William Y. Smith is an inspiration of perseverance through adversity. Born on 13 August 1925 in Hot Springs, Arkansas, he was the first in his family (who were established in the legal profession) to pursue a military career. Smith graduated from the US Military Academy at West Point in June 1948. His class was the first to graduate commissioned officers into the newly established US Air Force, an opportunity which Smith took. Among the first USAF pilots to train in jet aircraft at Williams AFB, Arizona, he completed training and was assigned to fly the F-84D Thunderjet in the 55th Fighter Squadron at Shaw AFB, South Carolina. In June 1950, during the first US deployment of non-refuelable jet aircraft across the Atlantic, Smith flew to England along with B-29 and B-47 aircraft to prevent an anticipated Soviet attack on Europe. In March 1951, Smith was redeployed to Korea where he was attached to the 27th Fighter-Escort Wing at Itazuke Air Field in southern Japan. During his first 68 days, he flew 67 close air support, battlefield interdiction, armed reconnaissance, and other combat missions in the F-84E. After a two-month tour as a forward air controller with the 8th Army, Smith was assigned to the 49th Fighter Bomber Group at Taegu Air Field, Korea. On 2 February 1952, during his 97th mission, enemy anti-aircraft artillery struck Smith’s aircraft after he completed a visual attack on a rail-line near Sinanju, North Korea. The flack penetrated the cockpit and destroyed his right ankle and foot. After radioing that he had been hit, Smith’s wingman informed him that his aircraft was on fire. Remarkably, he piloted his damaged aircraft to a wheels-up landing on the China Sea mud flats in North Korea, and was later picked up by a rescue helicopter. Upon arrival at the Seoul hospital, doctors amputated Smith’s right foot and ankle. In addition, due to the stress and cold weather exposure, he came down with pneumonia which brought him again near death. Following nine months at various hospitals, and three semesters at Harvard University where he received a Master of Public Affairs degree (and ultimately a doctorate), Smith became an instructor and subsequently an associate professor at West Point. In June 1959, he also completed Air Command and Staff College at Maxwell AFB, Alabama. As a major, Smith worked for two years in Air Force Plans at HQ USAF before reporting to the White House as the Air Force staff assistant to Gen Maxwell D. Taylor, military representative to President Kennedy. When Gen Taylor became chairman of the Joint Chiefs of Staff (CJCS) in October 1962, Smith remained on his staff. During this time, Smith helped shape the US response to the Cuban Missile Crisis and the first successful nuclear arms control treaty. He subsequently worked at USAFE Plans, commanded the 603d Air Base Wing at Sembach AB, Germany, and served in the offices of the Secretary of the Air Force and the CJCS. He was promoted to the rank of general on 1 July 1979, and served his final assignments as chief of staff at SHAPE, and as deputy commander in chief, US European Command. Following his retirement, General Smith co-authored a book with Soviet General Anatoli I. Gribkov, Operation ANADYR, detailing the Cuban Missile Crisis from both the US and USSR perspectives. He also served for five years as president of the Institute for Defense Analyses, a federally funded research center, and as president of the Air Force Historical Foundation. He and his wife, Maria, live in Virginia. They have three sons and nine grandchildren.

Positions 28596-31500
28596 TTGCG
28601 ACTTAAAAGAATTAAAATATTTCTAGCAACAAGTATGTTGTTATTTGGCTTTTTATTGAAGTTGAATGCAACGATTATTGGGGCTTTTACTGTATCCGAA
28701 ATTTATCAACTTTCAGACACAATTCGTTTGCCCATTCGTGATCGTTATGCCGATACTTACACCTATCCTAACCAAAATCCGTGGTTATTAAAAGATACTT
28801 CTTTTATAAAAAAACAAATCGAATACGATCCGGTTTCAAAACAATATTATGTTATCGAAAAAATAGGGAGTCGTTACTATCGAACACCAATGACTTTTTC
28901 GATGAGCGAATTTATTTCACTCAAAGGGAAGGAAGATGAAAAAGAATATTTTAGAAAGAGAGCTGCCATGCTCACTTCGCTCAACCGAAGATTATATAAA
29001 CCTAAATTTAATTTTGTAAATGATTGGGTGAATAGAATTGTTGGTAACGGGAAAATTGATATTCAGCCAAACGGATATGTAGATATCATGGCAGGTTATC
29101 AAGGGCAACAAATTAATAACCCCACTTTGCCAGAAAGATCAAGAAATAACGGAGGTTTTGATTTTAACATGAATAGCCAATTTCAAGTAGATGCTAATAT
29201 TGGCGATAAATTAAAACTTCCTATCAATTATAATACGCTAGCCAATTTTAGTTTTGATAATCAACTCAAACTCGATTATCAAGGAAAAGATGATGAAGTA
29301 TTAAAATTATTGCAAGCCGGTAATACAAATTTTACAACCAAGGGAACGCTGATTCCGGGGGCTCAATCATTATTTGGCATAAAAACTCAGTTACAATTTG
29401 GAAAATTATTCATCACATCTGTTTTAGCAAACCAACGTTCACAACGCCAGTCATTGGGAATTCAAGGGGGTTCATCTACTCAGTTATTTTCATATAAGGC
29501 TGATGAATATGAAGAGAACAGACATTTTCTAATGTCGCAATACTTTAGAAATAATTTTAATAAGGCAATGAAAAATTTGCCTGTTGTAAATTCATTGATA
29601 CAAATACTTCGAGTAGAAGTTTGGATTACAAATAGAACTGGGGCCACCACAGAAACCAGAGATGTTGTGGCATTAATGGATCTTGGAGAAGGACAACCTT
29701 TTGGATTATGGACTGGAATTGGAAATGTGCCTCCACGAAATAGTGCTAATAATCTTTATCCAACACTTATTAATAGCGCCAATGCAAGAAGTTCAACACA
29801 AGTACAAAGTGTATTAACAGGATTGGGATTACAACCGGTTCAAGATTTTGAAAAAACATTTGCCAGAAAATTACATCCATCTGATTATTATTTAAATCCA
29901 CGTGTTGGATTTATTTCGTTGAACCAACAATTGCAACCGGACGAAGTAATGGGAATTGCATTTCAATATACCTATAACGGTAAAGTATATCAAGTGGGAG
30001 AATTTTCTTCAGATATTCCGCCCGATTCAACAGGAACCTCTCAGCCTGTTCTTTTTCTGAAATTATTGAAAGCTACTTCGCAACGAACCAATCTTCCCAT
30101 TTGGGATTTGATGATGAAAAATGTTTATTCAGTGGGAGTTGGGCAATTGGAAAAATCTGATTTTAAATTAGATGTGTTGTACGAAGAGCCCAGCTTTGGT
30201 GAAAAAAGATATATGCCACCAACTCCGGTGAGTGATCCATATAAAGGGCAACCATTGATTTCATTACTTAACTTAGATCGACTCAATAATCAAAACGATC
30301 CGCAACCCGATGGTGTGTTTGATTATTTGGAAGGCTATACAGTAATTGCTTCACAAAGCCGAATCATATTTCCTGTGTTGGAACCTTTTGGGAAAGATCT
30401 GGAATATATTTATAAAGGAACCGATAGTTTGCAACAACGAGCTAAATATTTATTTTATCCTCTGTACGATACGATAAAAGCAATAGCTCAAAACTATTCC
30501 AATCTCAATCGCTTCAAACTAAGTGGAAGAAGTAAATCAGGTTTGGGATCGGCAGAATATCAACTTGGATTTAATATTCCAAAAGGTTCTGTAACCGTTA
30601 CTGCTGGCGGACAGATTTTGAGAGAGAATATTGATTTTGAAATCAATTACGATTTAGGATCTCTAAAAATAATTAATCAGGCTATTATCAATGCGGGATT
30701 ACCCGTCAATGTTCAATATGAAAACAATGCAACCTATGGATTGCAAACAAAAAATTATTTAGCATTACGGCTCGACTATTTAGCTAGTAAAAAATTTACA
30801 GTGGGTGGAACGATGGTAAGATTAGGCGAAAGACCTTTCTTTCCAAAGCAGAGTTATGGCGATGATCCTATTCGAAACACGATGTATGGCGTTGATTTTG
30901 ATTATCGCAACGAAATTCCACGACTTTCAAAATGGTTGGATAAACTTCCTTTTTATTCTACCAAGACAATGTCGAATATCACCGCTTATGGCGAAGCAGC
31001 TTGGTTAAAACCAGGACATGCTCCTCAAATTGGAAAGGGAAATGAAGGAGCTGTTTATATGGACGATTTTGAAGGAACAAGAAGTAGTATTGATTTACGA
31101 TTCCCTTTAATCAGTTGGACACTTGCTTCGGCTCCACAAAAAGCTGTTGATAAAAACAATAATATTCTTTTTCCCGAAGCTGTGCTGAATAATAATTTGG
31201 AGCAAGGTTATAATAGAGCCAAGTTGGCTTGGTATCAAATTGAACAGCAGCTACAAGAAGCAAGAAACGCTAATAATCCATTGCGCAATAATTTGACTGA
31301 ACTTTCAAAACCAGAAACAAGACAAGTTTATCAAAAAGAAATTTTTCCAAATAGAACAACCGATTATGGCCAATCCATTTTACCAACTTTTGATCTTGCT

Years Honored: 2011
Aircraft/Specialty: F-84E Thunderjet
Approaching the end of his deployment to the Korean War, General William Y. Smith's F-84E was hit by North Korean anti-aircraft artillery. Following a forced landing, and after dodging small arms fire from North Korean soldiers, he was recovered by UN forces. The injuries he sustained from the event could have been career ending, however, his dedication to service allowed him to persevere. His continued service allowed him to influence and shape US nuclear deterrence policies.